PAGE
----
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Sly Ride
October 30, 2000
Motor Sports have mostly escaped Hollywood's attention. (Anyone who's seen Days of Thunder can understand why.) But racing fans burn rubber where studio execs fear to tread, and in the case of Driven, a $70 million film set in the open-wheel racing world, that fan is Sylvester Stallone. "This movie," says Sly, who wrote, produced and stars in Driven, "isn't about who wins the race but who achieves certain goals: overcoming fear, pushing back the hands of time, proving one's manhood."
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October 30, 2000

Sly Ride

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Motor Sports have mostly escaped Hollywood's attention. (Anyone who's seen Days of Thunder can understand why.) But racing fans burn rubber where studio execs fear to tread, and in the case of Driven, a $70 million film set in the open-wheel racing world, that fan is Sylvester Stallone. "This movie," says Sly, who wrote, produced and stars in Driven, "isn't about who wins the race but who achieves certain goals: overcoming fear, pushing back the hands of time, proving one's manhood."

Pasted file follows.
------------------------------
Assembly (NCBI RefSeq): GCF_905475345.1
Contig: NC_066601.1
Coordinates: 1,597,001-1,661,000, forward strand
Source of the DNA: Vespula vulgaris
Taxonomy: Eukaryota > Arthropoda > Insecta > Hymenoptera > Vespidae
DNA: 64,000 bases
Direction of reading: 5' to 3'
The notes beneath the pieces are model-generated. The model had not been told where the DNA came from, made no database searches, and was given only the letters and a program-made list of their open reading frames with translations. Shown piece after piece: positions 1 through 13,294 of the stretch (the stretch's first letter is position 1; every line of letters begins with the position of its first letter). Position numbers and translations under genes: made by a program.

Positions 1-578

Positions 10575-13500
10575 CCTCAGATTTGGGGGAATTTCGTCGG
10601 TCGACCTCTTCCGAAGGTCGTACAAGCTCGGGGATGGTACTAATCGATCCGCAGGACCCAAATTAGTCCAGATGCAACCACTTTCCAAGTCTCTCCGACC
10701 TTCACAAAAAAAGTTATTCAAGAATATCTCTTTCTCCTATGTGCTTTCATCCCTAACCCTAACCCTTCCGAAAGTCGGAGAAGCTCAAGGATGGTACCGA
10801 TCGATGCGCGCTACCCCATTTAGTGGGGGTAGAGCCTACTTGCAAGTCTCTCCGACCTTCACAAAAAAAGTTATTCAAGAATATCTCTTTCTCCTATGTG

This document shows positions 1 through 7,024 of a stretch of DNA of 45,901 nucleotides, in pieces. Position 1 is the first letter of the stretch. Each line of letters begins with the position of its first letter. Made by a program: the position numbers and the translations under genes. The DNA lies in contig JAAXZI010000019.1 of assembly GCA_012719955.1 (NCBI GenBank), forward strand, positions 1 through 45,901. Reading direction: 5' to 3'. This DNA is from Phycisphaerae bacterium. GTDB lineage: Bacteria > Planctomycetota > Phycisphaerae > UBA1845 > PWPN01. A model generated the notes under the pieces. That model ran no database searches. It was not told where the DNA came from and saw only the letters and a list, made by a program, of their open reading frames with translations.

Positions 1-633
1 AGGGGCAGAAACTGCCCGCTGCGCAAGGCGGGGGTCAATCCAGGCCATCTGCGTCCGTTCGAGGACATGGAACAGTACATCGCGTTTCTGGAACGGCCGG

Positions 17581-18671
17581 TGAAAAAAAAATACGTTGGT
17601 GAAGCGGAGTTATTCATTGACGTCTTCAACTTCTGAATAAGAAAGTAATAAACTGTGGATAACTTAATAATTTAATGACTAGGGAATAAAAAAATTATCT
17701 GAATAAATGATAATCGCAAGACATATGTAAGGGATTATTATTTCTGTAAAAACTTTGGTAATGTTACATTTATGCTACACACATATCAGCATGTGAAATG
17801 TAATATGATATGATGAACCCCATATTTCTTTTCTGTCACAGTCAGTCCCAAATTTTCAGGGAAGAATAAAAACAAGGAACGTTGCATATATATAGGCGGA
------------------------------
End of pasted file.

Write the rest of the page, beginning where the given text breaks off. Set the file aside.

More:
Stallone, a longtime racing junkie, had planned to do a Formula One flick, but F/1 officials wanted $50 million for filming rights. Stallone then turned to CART, which, he says, "agreed in literally one hour" (for an undisclosed amount). CART gave director Renny Harlin (Deep Blue Sea) and his crew extensive access to the seven events at which they shot, including the Detroit Grand Prix and the Molson Indy in Toronto.

Driven, scheduled to open in April, also stars Burt Reynolds as a crotchety team owner (asked why he got the role, Reynolds said, "Because Burgess Meredith is dead") and Gina Gershon as the ex-wife of Stallone's character, an aging CART driver. Gershon, an avowed road freak who normally pilots a "macked-out" Cadillac, insisted on getting a turn behind the wheel of a CART machine. ("I was like somebody's little sister saying, I wanna drive,' " says Gershon.) Stallone also took a spin during a scene in which he weaves through traffic on the streets of Toronto. "I came face-to-face with the reality of g force," says Stallone. "I was going 185, and I realized it's possible for your ears to touch the back of your head. It's the closest I'll ever come to being an astronaut."

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